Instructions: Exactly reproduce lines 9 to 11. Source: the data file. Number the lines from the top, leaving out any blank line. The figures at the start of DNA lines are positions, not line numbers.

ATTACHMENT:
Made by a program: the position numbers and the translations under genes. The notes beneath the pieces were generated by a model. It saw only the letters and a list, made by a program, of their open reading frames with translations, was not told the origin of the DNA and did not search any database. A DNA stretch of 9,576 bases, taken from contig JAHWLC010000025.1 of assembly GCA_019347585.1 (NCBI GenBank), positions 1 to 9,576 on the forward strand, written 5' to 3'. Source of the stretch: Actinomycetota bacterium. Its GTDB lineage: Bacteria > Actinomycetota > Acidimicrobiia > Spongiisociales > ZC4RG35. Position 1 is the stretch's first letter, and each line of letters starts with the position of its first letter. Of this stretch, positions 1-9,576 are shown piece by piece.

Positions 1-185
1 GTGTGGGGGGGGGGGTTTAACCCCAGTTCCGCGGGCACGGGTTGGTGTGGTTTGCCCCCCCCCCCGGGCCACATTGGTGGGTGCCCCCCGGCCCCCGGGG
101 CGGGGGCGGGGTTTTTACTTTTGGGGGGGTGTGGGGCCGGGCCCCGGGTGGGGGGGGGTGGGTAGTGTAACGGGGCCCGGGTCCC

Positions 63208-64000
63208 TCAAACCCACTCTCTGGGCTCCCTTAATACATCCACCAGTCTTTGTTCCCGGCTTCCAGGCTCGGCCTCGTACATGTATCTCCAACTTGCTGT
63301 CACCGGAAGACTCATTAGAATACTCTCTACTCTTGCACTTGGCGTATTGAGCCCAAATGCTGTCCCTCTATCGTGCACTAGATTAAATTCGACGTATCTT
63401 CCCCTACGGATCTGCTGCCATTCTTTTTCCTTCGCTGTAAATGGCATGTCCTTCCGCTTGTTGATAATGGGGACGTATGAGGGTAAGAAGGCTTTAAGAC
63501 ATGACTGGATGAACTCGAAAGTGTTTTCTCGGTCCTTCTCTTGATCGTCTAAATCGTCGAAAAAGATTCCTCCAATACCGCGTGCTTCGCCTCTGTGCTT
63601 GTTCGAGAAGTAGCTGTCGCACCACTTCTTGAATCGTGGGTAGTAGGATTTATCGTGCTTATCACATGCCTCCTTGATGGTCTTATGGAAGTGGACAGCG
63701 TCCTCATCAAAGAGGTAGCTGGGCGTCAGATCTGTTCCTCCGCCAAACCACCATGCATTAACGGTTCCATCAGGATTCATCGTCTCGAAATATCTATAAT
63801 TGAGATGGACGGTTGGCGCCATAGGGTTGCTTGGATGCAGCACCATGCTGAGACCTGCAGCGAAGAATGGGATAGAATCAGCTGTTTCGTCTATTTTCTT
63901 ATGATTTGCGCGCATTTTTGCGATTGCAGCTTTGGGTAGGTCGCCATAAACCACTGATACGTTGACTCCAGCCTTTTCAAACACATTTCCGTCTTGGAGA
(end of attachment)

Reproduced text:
63501 ATGACTGGATGAACTCGAAAGTGTTTTCTCGGTCCTTCTCTTGATCGTCTAAATCGTCGAAAAAGATTCCTCCAATACCGCGTGCTTCGCCTCTGTGCTT
63601 GTTCGAGAAGTAGCTGTCGCACCACTTCTTGAATCGTGGGTAGTAGGATTTATCGTGCTTATCACATGCCTCCTTGATGGTCTTATGGAAGTGGACAGCG
63701 TCCTCATCAAAGAGGTAGCTGGGCGTCAGATCTGTTCCTCCGCCAAACCACCATGCATTAACGGTTCCATCAGGATTCATCGTCTCGAAATATCTATAAT